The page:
axs[1].legend(bbox_to_anchor=(0, 1), loc='upper left', borderaxespad=0.)
    plt.xlabel('Days')
#    plt.show()
    if Day<10 : sDay = '0' + sDay
    title = 'Day' + sDay + '.png'
    plt.savefig(title)

    return


def Png_to_gif():  
    # Create frames
    frames = []
    imgs = sorted(glob.glob("*.png"))
    for i in imgs:
        new_frame = Image.open(i)
        frames.append(new_frame)
       
    # Save into GIF
    frames[0].save('png_to_gif.gif', format='GIF',
          append_images=frames[1:],
          save_all=True,
          duration=500, loop=0)


def infect(Person):
    global df,Day
    if random.random()>0.25 and Day>3 : return
    if df.loc[Person,'Covid-19']==False:
        df.loc[Person,'Covid-19'], df.loc[Person,'Day'] = True, Day
   
   
def Move(xlimit,ylimit):
    """
    Move Movers Randomly
    """

    global df, MoversList
    for i in MoversList:
        if (df.loc[i,'Covid-19']==115) or (df.loc[i,'Covid-19']==666) :
           MoversList.remove(i)
        df.loc[i,'X'], df.loc[i,'Y'] = (df.loc[i,'X']+random.uniform(1,xlimit/3))%xlimit, (df.loc[i,'Y']+random.uniform(1,ylimit/3))%ylimit


def check(i,j):
    global df, YesterdayPatients, Distlimit
    Dist = math.sqrt((df.loc[i,'X']-df.loc[j,'X'])**2+(df.loc[i,'Y']-df.loc[j,'Y'])**2)
    flag = ((YesterdayPatients[i]==True) ^ (YesterdayPatients[j]==True)) and Dist<Distlimit
    return flag
   

def interact():
    global Day, df
    for i in range(len(df)):
        for j in range(i):
            if check(i,j):
                if (df.loc[i,'Covid-19']==False) :
                    infect(i)
                else:
                    infect(j)


def kill():
    global df
    samplesize = math.floor(len(df[df['Covid-19']==True])*.005+len(df[df['Covid-19']==115])*.005)
    if samplesize>len(df[df['Covid-19']==True]):
        return
    df.loc[df[df['Covid-19']==True].sample(n = samplesize).index.values.tolist(),'Covid-19']=666
    return


def hospitilize():
    global df
    samplesize = math.floor(len(df[df['Covid-19']==True])*0.03)
    if samplesize>len(df[df['Covid-19']==True]):
        return
    df.loc[df[df['Covid-19']==True].sample(n = samplesize).index.values.tolist(),'Covid-19']=115
    return


def cure():
    global df, Day
    df.loc[(df['Day']<Day-10) & (df['Covid-19']==True) ,'Covid-19'] = 7
    df.loc[(df['Day']<Day-21) & (df['Covid-19']==115) ,'Covid-19'] = 7
    return
   
   
def Tomorrow(): # To Be checked and Resolved!!!
    global df, Day
    Day +=1
    kill()
    hospitilize()
    cure()
    Move(xlimit,ylimit)
    interact()


def Count(Day):
    global df, Stat
    List = list(df['Covid-19'])
    Stat.loc[Day,'Healthy'] = List.count(False)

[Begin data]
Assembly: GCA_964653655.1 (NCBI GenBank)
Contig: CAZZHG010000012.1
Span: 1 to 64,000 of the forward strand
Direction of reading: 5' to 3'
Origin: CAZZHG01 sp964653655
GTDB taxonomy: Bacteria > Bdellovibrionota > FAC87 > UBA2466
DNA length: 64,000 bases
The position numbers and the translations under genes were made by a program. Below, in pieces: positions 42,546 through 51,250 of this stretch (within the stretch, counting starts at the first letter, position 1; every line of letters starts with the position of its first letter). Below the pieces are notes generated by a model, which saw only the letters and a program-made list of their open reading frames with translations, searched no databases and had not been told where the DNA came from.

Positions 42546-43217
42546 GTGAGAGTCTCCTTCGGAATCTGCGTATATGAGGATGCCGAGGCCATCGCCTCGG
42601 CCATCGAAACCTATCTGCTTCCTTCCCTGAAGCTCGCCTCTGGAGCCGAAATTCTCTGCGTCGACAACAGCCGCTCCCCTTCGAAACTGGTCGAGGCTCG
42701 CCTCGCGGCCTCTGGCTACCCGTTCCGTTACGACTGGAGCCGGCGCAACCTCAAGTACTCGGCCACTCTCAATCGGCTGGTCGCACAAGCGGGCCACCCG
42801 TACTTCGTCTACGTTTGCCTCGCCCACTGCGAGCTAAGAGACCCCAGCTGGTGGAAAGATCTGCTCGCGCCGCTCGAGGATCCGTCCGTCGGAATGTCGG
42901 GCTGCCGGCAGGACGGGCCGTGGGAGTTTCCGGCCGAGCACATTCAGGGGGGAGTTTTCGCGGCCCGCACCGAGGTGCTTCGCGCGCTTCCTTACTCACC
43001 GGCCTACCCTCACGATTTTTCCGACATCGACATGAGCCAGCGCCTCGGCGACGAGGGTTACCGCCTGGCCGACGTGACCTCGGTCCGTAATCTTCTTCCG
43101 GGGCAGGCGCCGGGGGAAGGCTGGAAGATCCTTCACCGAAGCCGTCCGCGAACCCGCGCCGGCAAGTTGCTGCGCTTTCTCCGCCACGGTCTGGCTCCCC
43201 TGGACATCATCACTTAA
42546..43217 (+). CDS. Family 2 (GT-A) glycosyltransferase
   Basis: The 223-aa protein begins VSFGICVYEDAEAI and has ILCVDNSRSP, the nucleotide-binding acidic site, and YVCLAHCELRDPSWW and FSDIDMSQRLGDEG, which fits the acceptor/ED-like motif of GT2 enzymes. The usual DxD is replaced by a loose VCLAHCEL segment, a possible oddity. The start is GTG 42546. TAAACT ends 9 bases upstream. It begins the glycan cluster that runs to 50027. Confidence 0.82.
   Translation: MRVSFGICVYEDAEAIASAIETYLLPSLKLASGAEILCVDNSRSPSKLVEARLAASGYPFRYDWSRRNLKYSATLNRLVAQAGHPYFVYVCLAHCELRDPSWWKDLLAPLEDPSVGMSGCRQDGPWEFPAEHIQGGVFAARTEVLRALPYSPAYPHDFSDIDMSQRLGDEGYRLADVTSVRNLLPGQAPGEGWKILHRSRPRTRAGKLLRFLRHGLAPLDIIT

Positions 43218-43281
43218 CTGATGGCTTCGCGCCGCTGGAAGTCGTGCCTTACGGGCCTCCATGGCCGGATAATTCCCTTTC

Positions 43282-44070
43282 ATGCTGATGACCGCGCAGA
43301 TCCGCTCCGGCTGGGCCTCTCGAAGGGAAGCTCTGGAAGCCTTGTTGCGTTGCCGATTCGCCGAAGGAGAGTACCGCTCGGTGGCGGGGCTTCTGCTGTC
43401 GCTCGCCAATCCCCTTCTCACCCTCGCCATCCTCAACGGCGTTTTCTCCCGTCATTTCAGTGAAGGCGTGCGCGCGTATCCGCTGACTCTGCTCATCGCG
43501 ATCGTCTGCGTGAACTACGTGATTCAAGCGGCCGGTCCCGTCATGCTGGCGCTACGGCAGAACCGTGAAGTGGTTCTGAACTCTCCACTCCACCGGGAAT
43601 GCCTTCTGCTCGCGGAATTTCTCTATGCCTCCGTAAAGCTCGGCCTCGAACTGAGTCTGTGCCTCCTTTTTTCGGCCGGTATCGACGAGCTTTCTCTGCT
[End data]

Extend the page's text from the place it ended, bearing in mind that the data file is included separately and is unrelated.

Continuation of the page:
Stat.loc[Day,'Covid-19(+)'] = List.count(True)    
    Stat.loc[Day,'Hospitalized'] = List.count(115)    
    Stat.loc[Day,'Cured'] = List.count(7)
    Stat.loc[Day,'Dead'] = List.count(666)
     
    return
   

def write_log(*args):
    global log_file
    line = ' '.join([str(a) for a in args])
    log_file.write(line+'\n')
    print(line)
   

# Main ---
log_file = open("Log.txt","w+")

n = 1000
xlimit,ylimit=30,30
Distlimit = 1.5

write_log(31*'-')
write_log("Here's the Input Data:")
write_log(8*'- - ')
write_log('Numper of Sample:',n)
write_log('X & Y limites: ',xlimit,', ',ylimit)
write_log('Distance required for Contamination:', Distlimit)

# Day = 0,  Generating Model...
Day = 0

df, Stat, MoversList = Generate(n,xlimit,ylimit)
infect(random.randrange(n))
fig, axs = plt.subplots(2)
fig.suptitle('Covid-19 Epidemic Sample Model', fontsize=16)
Plot()
Count(Day)
write_log(31*'-')
write_log('Day:',Day)
write_log(8*'- - ')    
write_log(Stat.loc[Day])

# Day=1
YesterdayPatients = list(df['Covid-19'])
Tomorrow()
Plot()
Count(Day)
write_log(31*'-')
write_log('Day:',Day)
write_log(8*'- - ')    
write_log(Stat.loc[Day])
   
#Main Loop ---

countsames = 0
while Stat.loc[Day, 'Healthy']>0 and Day<100:
    log_file = open("Log.txt","a+")
    if (list(Stat.loc[Day])==list(Stat.loc[Day-1])):
        countsames +=1
        if countsames>2 : break
    else :
        countsames = 0
   
    YesterdayPatients = list(df['Covid-19'])
    Tomorrow()
    Plot()
    Count(Day)
    write_log(31*'-')
    write_log('Day:',Day)
    write_log(8*'- - ')    
    write_log(Stat.loc[Day])
    log_file.close()

Png_to_gif()
Stat.to_excel('Stat.xlsx')
Stat.plot(title='Statistical Data Vs. Days Passed')
plt.savefig('Stat')

2) You can visualize the impact of social distancing

I just made some small changes

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import numpy as np
import pandas as pd
import matplotlib.pyplot as plt


DAYS = 180
POPULATION = 100000
SPREAD_FACTOR = 0.05
DAYS_TO_RECOVER = 10
INITIALLY_AFFECTED = 4

city = pd.DataFrame(data={'id': np.arange(POPULATION), 'infected': False, 'recovery_day': None, 'recovered': False})
city = city.set_index('id')

firstCases = city.sample(INITIALLY_AFFECTED, replace=False)
city.loc[firstCases.index, 'infected'] = True
city.loc[firstCases.index, 'recovery_day'] = DAYS_TO_RECOVER